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Joseph A. Maher v. Michael J. Astrue

December 3, 2010

JOSEPH A. MAHER,
PLAINTIFF,
v.
MICHAEL J. ASTRUE, COMMISSIONER OF SOCIAL SECURITY, DEFENDANT.



The opinion of the court was delivered by: Dennis L. Beck United States Magistrate Judge

ORDER REGARDING PLAINTIFF'S SOCIAL SECURITY COMPLAINT

BACKGROUND

Plaintiff Joseph A. Maher ("Plaintiff") seeks judicial review of a final decision of the Commissioner of Social Security ("Commissioner") denying his application for disability insurance benefits pursuant to Title II of the Social Security Act. The matter is currently before the Court on the parties' briefs, which were submitted, without oral argument, to the Honorable Dennis L. Beck, United States Magistrate Judge.

FACTS AND PRIOR PROCEEDINGS*fn1

Plaintiff filed his application on July 8, 2004, alleging disability since September 20, 2003, due to a bulging disc and nerve damage in his left leg. AR 74-76, 79-85. After his application was denied initially and on reconsideration, Plaintiff requested a hearing before an Administrative Law Judge ("ALJ"). AR 54, 58, 67-71. ALJ Edward Graham held a hearing on May 18, 2006, and denied benefits on May 25, 2006. AR 14-26, 263-286. The Appeals Council denied review on October 11, 2006. AR 3-6.

Plaintiff appealed the denial to the United States District Court for the Central District of California. The Court reversed and remanded the action on October 29, 2007. AR 409-416. Pursuant to the order of remand, the Appeals Council vacated the prior decision and remanded the case for further proceedings. AR 405-408.

On May 15, 2009, ALJ Patricia Flierl held a second hearing. AR 303-330. On August 5, 2009, ALJ Flierl issued a decision denying benefits. AR 290-302.

Hearing Testimony

ALJ Flierl held a hearing on May 15, 2009, in Fresno, California. Plaintiff appeared with his attorney, Steven Rosales. Vocational expert ("VE") Cheryl Chandler also appeared and testified. AR 303.

At the beginning of the hearing, Plaintiff testified that he returned to work at his friend's truck repair business in September 2007. AR 308. He works full time but does not perform heavy lifting, kneeling or climbing. AR 306-307. Prior to that, he last worked in September 2003. AR 308.

During that four year period, Plaintiff testified that he could not work because of a work-related injury to his back and knees. AR 309. He was also treated for depression during that time. AR 308. Plaintiff returned to work after his friend offered him a position that would allow him to do what he could. AR 308.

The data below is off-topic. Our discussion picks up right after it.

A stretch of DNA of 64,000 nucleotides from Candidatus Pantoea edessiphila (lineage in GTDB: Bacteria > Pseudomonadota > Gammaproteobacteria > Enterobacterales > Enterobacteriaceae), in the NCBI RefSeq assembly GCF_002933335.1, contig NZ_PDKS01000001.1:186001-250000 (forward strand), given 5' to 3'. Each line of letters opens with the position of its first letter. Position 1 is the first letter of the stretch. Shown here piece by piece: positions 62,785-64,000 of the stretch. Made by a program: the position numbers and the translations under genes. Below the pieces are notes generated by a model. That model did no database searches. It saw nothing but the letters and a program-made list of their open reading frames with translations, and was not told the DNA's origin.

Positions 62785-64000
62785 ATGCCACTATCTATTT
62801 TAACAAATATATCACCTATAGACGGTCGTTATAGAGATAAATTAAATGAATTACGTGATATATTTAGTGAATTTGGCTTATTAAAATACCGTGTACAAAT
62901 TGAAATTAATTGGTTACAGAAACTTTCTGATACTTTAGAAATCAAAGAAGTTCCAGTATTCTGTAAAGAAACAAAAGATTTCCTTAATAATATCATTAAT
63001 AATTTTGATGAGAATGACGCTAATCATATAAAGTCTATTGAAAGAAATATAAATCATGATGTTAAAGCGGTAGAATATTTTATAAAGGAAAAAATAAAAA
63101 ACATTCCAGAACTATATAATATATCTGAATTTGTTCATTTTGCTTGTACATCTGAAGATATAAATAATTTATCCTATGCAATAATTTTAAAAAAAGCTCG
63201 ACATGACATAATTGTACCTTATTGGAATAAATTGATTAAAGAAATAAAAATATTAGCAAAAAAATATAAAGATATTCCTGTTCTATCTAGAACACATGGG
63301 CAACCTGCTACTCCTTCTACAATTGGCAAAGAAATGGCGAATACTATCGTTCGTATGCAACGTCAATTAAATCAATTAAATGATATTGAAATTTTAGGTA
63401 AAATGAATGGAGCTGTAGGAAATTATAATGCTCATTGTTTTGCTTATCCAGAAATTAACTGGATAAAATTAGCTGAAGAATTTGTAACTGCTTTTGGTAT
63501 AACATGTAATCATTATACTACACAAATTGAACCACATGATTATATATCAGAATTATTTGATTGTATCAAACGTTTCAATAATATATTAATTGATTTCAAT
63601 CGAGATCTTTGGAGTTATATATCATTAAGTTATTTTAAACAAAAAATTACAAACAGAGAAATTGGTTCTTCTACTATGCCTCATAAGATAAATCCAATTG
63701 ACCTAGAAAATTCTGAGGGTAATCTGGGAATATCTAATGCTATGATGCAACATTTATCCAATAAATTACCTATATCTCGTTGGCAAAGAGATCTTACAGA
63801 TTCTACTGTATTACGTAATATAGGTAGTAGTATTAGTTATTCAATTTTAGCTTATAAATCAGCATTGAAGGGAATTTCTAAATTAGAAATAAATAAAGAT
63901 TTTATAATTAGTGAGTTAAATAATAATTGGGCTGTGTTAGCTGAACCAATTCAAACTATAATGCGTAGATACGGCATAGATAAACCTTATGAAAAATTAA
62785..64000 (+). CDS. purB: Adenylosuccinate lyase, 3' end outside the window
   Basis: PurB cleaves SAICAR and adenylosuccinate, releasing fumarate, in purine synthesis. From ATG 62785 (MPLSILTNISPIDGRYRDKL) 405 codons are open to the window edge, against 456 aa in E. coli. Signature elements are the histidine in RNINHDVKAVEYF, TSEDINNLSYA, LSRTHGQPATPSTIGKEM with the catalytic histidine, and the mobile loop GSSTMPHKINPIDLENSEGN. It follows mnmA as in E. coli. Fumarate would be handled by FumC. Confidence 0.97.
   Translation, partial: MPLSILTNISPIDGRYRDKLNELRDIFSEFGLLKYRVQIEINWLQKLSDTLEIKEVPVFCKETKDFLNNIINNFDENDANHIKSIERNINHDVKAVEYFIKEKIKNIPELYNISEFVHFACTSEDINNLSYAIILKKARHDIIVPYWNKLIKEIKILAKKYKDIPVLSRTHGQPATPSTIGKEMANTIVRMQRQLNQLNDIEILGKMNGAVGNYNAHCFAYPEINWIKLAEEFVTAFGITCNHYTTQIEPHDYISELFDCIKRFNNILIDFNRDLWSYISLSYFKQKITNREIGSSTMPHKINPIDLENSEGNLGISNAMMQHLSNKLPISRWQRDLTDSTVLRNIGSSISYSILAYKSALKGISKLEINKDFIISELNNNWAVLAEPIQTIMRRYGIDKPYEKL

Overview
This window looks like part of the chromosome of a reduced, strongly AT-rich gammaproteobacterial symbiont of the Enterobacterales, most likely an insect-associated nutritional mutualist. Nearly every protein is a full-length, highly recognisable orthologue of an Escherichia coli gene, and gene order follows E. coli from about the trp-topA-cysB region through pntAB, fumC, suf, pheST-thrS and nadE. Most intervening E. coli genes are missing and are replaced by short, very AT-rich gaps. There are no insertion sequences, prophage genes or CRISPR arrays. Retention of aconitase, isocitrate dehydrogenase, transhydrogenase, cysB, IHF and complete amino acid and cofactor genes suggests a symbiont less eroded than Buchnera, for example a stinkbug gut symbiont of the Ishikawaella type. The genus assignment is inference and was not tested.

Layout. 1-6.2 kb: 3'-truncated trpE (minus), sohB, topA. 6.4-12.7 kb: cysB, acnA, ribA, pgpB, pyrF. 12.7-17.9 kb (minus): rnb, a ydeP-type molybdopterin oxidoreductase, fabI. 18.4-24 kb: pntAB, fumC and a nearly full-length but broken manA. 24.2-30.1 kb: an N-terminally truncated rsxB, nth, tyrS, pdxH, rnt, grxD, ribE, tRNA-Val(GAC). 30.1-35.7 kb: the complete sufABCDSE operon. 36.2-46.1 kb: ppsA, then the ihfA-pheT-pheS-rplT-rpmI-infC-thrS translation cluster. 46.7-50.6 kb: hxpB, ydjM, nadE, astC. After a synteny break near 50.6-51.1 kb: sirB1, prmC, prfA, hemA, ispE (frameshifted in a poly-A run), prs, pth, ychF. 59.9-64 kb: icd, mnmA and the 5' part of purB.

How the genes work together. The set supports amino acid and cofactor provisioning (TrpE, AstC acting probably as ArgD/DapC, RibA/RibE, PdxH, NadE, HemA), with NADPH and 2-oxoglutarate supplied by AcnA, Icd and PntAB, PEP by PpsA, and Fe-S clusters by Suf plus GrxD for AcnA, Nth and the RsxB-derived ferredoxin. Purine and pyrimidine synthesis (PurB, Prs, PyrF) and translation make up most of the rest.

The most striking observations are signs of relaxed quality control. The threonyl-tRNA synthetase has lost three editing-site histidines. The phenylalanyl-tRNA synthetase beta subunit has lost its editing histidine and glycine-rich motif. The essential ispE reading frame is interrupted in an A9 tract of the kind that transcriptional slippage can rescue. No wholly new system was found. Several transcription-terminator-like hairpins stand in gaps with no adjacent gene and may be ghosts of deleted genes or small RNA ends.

During the time he could not work, Plaintiff "sat around in a lot of pain" and went to different doctors. AR 309. He also took a lot of medication and tried a lot of treatments, such as chiropractic treatment, epidural injections and trigger point injections. Plaintiff became more depressed as he was not "getting the attention [he] needed." Plaintiff lived with his mother during this time and did not do any chores because of his back. He did not participate in any social activities because he was in pain all the time and couldn't enjoy himself. AR 310-311.

Doctors have recommended surgery, but not all agreed. AR 312. Plaintiff currently takes Excedrin Back and Body and has not taken prescription medication since 2005 or 2006. AR 315.

He explained that he did not return to work until 2007 because no one would hire him because he was "a risk." AR 316-317.

Prior to presenting the VE with hypothetical questions, the ALJ and Plaintiff's attorney discussed the meaning of Dr. Goalwin's finding, in Worker's Compensation terms, that Plaintiff had anywhere from a 20 to 50 percent reduction in various mental abilities. AR 319. Plaintiff's attorney contends that a "slight" reduction is 20 percent and a "slight to moderate reduction is 50 percent, and that these percentages correspond to the percentage of the day." In other words, Plaintiff's attorney argued that a 20 percent reduction in the ability to maintain appropriate pace meant that this person lost this ability for 20 percent of an eight hour day. AR 320-322. The ALJ and the VE, however, believed that a 20 percent reduction translated into an ability that was "20 percent of normal capacity." AR 324-325.

For the first hypothetical, the ALJ asked the VE to assume a person of Plaintiff's age, education and work history. This person could lift 10 pounds frequently, 20 pounds occasionally, stand and walk for two hours in an eight hour day and sit for up to six hours. This person could not climb, kneel, crouch or crawl but could occasionally stoop. The VE testified that this person could not perform Plaintiff's past work but could perform the world of unskilled, sedentary work. AR 326-327. For example, Plaintiff could perform the position of accounting clerk, telephone clerk and general clerk. AR 328.

For the second hypothetical, the ALJ asked the VE to add a sit/stand option to the first hypothetical. The VE testified that this person could perform a reduced number of sedentary positions, such hand packager, material handler and production worker. AR 328.

For the third hypothetical, the ALJ asked the VE to assume that this person is unable to concentrate in two hour increments. The VE testified that this ...


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